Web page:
American Jobs Creation Act

American Jobs Creation Act

United States legislation, passed in 2004, that repealed a subsidy for American exporters and extended tax relief to them (and others) in order to compensate them. It cut taxes for farmers and manufacturers and increased penalties for tax shelters. Proponents argued it would provide an incentive to create American jobs, while opponents contended it only made the tax code more complex.
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"Since passage of the 'American Jobs Creation Act of 2004,' government policy has increasingly driven and subsidized the diversion of animal fats to biofuel production via tax credit supports," said Troutman.
Congress enacted the American Jobs Creation Act in 2004.
The last time Congress gave companies an opportunity to repatriate profits at a lower tax rate, in 2004's American Jobs Creation Act, critics charged that the tax break led to relatively few new jobs.
The American Jobs Creation Act of 2004 contained two new prohibitions relative to the funding of deferred compensation plans.
In 2004, Congress passed legislation to establish a biodiesel tax credit as part of the American Jobs Creation Act. The tax credit provides biodiesel producers and blenders a $1 per gallon tax credit for "agri-biodiesel" produced from agricultural products, such as soybeans, and a 50-cent per gallon tax credit for biodiesel produced from recycled products, such as fryer grease.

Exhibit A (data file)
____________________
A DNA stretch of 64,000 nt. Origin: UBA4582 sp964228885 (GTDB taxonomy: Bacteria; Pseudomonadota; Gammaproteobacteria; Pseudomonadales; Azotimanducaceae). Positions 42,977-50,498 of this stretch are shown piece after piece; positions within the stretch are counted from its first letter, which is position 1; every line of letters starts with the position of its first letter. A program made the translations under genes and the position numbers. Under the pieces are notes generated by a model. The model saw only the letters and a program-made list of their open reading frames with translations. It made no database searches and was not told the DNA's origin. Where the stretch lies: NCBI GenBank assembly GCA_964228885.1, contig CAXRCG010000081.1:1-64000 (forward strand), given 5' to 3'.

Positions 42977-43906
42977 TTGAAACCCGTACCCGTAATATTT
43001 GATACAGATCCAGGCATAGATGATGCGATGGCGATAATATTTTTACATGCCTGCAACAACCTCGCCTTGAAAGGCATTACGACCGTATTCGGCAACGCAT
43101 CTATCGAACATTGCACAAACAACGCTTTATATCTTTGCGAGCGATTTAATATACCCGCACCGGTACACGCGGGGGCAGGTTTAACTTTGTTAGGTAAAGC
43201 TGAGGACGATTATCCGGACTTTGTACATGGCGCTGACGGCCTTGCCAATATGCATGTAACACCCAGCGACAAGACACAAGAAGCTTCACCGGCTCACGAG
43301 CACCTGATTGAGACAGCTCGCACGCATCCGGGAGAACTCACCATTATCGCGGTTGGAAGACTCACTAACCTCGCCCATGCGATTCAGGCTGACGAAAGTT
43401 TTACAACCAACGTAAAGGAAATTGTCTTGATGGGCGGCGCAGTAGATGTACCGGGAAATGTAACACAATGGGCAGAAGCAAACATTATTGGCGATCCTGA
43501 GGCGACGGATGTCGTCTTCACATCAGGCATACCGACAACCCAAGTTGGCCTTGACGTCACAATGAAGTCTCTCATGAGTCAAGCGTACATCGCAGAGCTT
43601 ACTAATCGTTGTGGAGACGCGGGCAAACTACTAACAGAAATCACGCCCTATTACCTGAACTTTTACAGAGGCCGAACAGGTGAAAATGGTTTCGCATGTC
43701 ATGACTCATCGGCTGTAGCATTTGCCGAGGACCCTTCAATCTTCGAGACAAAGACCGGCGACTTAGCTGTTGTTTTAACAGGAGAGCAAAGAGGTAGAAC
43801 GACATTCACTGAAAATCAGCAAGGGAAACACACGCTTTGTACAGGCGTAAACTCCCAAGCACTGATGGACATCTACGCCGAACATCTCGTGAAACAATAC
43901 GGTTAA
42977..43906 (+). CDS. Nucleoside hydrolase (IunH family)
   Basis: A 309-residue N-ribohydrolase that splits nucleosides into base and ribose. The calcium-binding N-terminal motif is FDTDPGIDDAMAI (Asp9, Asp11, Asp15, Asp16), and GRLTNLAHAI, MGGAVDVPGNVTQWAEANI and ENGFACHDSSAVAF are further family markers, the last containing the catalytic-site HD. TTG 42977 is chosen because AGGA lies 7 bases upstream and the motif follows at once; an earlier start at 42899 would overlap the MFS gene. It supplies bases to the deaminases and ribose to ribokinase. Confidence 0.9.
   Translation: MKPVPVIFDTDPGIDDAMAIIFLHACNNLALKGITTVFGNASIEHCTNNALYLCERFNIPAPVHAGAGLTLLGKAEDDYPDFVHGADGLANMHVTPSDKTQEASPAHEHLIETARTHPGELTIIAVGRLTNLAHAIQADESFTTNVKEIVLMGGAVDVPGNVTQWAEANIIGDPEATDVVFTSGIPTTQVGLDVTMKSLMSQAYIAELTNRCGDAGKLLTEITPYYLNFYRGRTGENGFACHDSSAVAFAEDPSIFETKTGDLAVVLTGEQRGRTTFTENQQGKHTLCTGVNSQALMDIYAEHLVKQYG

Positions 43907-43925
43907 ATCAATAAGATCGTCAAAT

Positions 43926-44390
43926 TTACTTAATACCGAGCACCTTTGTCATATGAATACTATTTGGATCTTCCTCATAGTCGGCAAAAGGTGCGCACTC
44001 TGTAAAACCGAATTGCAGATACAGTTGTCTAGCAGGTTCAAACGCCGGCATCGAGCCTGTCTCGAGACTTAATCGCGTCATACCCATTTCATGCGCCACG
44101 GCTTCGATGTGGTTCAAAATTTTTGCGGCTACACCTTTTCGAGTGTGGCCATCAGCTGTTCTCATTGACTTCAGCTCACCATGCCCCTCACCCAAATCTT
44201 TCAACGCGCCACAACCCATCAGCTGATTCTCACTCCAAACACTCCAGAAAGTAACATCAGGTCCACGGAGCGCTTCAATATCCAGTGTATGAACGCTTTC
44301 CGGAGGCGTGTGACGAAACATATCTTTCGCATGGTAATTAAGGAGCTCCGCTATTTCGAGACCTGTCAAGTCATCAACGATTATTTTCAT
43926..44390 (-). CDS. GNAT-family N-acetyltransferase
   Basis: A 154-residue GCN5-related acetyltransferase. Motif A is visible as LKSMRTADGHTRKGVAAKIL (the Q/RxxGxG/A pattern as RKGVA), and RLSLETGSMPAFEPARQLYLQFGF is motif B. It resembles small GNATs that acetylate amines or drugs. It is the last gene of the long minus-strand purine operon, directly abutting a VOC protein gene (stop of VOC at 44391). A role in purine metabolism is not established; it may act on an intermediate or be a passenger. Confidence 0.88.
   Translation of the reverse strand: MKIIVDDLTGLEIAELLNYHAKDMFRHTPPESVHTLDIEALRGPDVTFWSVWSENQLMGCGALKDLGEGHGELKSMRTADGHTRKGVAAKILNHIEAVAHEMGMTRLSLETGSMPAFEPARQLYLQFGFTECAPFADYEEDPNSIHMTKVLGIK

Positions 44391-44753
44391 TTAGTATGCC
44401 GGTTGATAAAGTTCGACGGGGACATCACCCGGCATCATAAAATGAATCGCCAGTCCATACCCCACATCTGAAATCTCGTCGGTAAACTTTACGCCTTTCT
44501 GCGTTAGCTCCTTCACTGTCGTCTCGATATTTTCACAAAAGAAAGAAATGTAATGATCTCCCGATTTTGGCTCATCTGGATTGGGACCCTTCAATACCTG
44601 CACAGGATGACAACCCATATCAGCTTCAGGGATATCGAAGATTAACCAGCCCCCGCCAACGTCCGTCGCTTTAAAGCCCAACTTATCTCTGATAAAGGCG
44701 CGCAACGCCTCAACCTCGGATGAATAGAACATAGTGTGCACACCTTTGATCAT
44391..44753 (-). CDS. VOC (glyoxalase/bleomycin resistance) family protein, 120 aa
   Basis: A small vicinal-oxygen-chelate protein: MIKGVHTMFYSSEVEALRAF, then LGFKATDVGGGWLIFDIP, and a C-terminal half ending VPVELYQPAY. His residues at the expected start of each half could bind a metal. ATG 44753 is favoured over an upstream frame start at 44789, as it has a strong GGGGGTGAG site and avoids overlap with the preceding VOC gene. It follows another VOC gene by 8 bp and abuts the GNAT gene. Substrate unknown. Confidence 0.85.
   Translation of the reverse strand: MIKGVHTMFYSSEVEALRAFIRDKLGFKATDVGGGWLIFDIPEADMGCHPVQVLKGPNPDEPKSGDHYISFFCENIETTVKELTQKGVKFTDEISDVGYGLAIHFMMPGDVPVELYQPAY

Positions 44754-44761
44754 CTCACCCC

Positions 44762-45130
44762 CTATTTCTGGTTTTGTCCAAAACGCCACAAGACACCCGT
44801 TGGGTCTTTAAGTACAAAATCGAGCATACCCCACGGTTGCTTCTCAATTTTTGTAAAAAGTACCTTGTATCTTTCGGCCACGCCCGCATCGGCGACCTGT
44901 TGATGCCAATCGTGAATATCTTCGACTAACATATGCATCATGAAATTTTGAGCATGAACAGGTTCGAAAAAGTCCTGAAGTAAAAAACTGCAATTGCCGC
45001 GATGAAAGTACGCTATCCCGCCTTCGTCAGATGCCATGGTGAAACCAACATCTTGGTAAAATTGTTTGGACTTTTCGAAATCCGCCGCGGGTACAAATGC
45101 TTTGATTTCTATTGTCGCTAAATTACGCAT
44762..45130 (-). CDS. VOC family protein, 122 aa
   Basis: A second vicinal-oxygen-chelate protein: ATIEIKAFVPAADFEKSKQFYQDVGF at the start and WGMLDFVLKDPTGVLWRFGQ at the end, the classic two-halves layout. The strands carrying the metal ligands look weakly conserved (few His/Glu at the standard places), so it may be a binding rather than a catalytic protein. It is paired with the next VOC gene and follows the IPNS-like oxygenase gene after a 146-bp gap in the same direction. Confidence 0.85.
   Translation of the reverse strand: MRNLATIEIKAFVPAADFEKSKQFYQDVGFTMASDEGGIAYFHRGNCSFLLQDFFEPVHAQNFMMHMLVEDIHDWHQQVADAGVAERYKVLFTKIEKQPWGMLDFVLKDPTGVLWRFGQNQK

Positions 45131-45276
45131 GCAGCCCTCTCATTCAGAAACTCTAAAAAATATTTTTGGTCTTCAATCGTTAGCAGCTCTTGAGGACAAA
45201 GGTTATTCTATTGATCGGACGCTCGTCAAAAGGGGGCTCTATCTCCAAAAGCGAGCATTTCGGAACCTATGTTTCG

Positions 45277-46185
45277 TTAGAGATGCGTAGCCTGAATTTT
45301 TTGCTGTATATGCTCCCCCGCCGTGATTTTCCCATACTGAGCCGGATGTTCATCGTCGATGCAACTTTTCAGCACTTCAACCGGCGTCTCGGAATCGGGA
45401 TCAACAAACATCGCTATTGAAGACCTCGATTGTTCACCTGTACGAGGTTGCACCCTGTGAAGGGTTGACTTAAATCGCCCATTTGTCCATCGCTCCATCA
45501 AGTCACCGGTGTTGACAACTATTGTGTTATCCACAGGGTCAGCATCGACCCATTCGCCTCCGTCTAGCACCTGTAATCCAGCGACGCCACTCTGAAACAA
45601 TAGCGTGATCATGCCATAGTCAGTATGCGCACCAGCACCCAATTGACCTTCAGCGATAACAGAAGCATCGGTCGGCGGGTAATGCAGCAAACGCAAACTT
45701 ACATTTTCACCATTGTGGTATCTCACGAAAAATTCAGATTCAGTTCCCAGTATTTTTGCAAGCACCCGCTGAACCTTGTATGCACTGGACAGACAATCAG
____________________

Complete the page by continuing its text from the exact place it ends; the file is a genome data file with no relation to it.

Four years after the American Jobs Creation Act was signed into law by President George W.
The 230-page supplement covers: new tax incentives and planning opportunities for IP development, acquisitions and assignments, including favorable rules for musical copyrights, and extended tax breaks for computer software; recent state legislation, court decisions, and administrative rulings; new material on IP litigation; and, major changes in IP tax laws enacted by the American Jobs Creation Act of 2004, the Tax Increase Prevention and Reconciliation Act of 2005 and the Tax Relief and Health Care Act of 2006.
* Additional guidance implementing various provisions of the American Jobs Creation Act of 2004 and the Tax Increase Prevention and Reconciliation Act of 2005.
For example, the American Jobs Creation Act of 2004, which reduced repatriation taxes from 35% to 5.3% for one year, caused U.S.
Contractors should take advantage of all that the government offers, including the Manufacturing Deduction (Section 199 of the American Jobs Creation Act of 2004) which can result in the reduction of income reported to the government.
In October 2004 Congress enacted the American Jobs Creation Act. Included in it was new IRC section 62(a)(20) which provides an above-the-line deduction for legal fees and court costs incurred in connection with discrimination awards.
tax expense attributable to the American Jobs Creation Act.
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